To pull tubes using a tube puller and spears, one of the first steps is to “set” the spear in the tube. This process is done by threading the spear into the tube ID with an impact wrench or by hand.
The best way to “set” a tube spear to gain the most spear longevity and productivity is to:
Use a nickel-based anti-seize compound on the spear’s gripping teeth (thread). Nickel-based compounds protect metal-to-metal applications from seizing and galling under heavy loads. It is safe to use on both ferrous and non-ferrous metals. Without it, removing the pulled tube from the spear is very difficult and will slow production.
Set the spear with an industrial grade impact wrench that has adequate power to drive the spear to its set point. Using too small of an impact wrench can cause damage to the tube pulling threads as the spear will stop threading into the tube. The impact will cause vibration and damage to the spear’s gripping teeth and dramatically shorten its life.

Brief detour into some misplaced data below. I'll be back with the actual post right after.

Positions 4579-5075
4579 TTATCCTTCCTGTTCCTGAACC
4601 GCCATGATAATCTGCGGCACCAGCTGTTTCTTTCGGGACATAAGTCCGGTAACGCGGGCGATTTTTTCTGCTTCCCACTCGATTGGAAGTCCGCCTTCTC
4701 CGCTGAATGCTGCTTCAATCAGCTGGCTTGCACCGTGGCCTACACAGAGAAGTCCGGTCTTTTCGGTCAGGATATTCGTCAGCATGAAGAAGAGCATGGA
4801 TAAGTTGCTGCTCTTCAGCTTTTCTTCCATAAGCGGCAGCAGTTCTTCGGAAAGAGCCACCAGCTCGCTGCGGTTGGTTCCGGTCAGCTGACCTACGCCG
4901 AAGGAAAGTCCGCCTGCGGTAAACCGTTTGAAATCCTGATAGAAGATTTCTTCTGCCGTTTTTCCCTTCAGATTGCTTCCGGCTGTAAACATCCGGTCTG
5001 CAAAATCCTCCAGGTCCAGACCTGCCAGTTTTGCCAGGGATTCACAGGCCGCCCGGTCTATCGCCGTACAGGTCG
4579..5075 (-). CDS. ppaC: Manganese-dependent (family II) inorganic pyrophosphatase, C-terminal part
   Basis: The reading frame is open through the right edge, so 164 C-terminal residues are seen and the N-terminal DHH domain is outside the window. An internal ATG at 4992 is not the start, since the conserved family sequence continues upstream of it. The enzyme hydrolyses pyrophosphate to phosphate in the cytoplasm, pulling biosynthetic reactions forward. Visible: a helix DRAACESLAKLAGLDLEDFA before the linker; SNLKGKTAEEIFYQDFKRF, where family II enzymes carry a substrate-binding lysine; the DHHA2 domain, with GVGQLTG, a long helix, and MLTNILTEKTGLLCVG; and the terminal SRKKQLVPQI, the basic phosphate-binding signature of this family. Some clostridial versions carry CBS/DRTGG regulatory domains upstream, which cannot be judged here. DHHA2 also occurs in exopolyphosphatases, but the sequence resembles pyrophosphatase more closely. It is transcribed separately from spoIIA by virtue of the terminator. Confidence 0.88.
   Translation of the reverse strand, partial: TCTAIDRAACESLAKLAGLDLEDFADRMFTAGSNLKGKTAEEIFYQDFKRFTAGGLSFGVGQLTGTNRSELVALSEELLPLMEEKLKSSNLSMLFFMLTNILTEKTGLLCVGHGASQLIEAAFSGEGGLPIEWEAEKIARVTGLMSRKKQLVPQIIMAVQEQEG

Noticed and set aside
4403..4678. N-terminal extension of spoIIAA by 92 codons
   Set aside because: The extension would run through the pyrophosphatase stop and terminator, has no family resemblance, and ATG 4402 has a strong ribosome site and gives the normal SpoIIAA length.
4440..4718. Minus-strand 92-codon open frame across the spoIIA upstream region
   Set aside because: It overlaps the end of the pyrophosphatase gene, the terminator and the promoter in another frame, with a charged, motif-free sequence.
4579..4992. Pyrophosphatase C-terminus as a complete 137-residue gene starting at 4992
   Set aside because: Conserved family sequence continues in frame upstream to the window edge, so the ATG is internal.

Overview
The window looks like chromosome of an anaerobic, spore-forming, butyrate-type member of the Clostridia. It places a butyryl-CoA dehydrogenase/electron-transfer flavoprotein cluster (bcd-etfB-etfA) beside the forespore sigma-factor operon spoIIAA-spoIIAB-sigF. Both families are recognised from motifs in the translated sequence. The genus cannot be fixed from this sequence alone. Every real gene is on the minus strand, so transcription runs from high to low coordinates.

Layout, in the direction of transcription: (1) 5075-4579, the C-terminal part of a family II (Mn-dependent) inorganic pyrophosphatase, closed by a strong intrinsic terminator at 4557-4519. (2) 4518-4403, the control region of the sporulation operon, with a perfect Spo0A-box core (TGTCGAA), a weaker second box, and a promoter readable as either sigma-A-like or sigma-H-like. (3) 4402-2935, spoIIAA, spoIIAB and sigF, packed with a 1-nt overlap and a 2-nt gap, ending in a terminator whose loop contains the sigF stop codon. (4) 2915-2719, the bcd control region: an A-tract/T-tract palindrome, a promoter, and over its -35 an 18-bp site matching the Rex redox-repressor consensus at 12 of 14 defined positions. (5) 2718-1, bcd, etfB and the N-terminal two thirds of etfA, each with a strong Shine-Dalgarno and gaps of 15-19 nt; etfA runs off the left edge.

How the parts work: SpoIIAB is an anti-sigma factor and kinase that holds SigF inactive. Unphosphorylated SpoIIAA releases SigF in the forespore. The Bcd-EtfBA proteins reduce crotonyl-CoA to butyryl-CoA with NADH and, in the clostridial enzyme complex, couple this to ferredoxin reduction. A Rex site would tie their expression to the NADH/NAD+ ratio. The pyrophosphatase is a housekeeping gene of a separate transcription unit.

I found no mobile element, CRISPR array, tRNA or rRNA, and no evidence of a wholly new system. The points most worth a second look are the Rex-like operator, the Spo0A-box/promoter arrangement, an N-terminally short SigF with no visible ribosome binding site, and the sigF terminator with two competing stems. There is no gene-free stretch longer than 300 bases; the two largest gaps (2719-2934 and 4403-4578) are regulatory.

Once the spear is driven to its set point, backing the spear ½ to ¾ of a revolution will reduce the stress on the spear’s gripping teeth and allow for easier removal of the spear from the tube after the tube has been pulled from the tube sheet. Be careful not to set the spear too deep, as this will cause difficulty in extracting the tubes.
From this point on, follow the operating instructions in the technical manual of the tube puller in order to pull tubes. Then repeat this process for each pulled tube.
Never stand behind the tube pulling ram when employed. Any recoil from the tube breaking free of the tube sheet or tool failure may cause severe injury to the operator.
For more information on tube pulling and spears, contact your local support or Elliott Tool Technologies.